It would cost the state of California an estimated $400 billion per year to cover all of its 39 million residents, according to a staff analysis by the state's Senate Appropriation Committee. That's more than twice the state's total annual budget of $180 billion.
But the main legislative advocate for single-payer, Senator Ricardo Lara (D-Bell Gardens), explained the state could get access to half of that amount, $200 billion, by shifting over what it already spends on Medicare, Medi-Cal and other state-run health services. That assumes the federal government would agree to let California re-route federal funds in that way.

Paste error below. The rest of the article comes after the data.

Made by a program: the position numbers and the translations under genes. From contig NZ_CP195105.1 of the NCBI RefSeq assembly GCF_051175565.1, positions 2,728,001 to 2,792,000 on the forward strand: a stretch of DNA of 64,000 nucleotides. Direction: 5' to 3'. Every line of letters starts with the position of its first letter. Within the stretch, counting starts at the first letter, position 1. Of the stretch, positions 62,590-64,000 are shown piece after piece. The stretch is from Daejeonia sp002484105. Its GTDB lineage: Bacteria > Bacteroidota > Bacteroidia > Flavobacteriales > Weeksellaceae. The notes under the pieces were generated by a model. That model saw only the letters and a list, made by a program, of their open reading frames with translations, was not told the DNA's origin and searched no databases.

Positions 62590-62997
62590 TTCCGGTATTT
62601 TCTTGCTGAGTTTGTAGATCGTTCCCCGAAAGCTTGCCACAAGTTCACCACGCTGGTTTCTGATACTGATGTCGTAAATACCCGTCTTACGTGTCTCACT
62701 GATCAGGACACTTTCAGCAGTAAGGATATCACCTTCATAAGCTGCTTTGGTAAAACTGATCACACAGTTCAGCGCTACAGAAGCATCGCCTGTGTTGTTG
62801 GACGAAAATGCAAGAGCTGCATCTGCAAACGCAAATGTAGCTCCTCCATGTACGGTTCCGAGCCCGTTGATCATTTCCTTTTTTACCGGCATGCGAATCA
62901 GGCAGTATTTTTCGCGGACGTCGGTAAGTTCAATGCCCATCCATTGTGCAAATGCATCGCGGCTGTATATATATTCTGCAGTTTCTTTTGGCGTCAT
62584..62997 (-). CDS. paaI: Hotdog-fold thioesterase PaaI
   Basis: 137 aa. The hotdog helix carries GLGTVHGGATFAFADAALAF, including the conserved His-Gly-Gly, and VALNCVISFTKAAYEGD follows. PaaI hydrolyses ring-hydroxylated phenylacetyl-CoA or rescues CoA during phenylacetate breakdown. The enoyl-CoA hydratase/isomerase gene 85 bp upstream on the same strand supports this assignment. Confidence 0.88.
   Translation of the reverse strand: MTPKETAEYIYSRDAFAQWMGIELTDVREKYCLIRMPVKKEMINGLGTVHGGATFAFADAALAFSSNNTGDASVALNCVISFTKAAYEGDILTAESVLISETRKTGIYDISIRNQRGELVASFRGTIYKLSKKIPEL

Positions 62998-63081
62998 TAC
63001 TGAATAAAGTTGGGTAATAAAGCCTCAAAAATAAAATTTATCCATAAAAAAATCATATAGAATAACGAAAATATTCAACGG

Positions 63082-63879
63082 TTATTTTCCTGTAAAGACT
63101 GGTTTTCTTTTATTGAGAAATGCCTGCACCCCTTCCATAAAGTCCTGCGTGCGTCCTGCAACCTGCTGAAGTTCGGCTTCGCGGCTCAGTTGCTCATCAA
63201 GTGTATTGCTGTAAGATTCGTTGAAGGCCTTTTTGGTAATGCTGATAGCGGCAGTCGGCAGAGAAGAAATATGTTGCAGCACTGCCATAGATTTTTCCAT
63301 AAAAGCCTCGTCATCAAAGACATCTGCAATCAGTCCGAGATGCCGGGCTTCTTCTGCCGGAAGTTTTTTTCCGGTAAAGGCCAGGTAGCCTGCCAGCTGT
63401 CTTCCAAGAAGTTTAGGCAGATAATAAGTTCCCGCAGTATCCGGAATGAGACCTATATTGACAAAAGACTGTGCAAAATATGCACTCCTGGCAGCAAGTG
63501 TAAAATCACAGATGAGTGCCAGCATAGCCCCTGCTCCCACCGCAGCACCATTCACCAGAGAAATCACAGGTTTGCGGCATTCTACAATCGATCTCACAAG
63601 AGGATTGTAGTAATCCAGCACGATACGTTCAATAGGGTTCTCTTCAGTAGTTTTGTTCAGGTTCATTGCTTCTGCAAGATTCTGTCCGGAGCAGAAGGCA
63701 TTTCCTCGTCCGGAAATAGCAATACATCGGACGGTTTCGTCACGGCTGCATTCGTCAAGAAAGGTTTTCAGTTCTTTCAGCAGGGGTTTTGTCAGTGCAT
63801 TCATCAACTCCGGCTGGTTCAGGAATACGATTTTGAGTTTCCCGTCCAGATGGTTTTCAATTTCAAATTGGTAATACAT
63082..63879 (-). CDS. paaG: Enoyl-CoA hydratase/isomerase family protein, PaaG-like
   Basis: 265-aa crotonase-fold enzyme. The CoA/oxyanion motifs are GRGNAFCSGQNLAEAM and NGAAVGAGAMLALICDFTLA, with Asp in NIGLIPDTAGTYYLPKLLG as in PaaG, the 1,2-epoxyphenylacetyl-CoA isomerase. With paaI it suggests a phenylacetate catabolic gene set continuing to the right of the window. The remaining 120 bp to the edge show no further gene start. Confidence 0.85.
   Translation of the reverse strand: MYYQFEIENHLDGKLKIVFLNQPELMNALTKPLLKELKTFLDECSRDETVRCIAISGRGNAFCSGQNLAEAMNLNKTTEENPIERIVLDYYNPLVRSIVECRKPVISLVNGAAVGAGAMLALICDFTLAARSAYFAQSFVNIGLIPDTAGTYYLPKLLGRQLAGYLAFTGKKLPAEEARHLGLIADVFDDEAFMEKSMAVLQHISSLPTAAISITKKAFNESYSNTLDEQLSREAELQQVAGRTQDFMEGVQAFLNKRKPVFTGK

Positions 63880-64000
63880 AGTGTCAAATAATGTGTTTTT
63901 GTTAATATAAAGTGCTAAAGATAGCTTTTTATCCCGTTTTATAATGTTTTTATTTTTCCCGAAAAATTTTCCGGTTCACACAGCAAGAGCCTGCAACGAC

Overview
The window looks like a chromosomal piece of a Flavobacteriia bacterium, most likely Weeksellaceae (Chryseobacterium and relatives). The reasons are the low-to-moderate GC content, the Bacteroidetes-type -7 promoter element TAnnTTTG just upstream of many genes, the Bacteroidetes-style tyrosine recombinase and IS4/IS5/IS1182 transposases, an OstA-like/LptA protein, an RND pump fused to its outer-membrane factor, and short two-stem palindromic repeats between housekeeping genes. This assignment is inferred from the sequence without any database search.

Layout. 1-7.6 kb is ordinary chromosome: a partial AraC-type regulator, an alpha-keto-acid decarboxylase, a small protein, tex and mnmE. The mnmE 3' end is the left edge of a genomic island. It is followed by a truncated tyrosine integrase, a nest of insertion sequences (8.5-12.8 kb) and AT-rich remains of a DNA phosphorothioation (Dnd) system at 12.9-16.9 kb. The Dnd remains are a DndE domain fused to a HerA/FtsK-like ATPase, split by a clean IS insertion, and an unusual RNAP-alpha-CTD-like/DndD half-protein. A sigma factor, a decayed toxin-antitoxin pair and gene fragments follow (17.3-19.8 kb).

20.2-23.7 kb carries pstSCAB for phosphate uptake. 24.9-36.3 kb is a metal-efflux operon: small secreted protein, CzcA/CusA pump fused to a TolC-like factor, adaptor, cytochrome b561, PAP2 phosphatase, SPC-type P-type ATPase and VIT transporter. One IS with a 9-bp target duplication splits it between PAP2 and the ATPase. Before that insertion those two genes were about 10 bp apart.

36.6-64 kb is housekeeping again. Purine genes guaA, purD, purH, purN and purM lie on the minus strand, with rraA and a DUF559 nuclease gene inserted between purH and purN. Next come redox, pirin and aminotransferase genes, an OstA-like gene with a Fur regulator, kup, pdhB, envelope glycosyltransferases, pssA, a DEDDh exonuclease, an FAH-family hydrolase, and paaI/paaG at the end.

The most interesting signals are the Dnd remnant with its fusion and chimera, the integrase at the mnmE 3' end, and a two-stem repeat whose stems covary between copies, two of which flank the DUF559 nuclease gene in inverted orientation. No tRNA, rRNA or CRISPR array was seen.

"The fiscal estimates are subject to enormous uncertainty," said Nick Louizos, vice president of legislative affairs for the California Association of Health Plans. "If a combination of assumptions don't come through, this could be even more expensive than we even think."
To raise the other $200 billion, the state could implement a 15 percent payroll tax, according to the analysis, which was released Monday during a Senate Appropriations Committee in Sacramento. It's unclear how that tax might be split between the employer and the employee.
"Given this picture of increasing costs, health care inefficiency, and the uncertainty created by Republicans in Congress, it is critical that California chart our own path," said Lara at the committee hearing.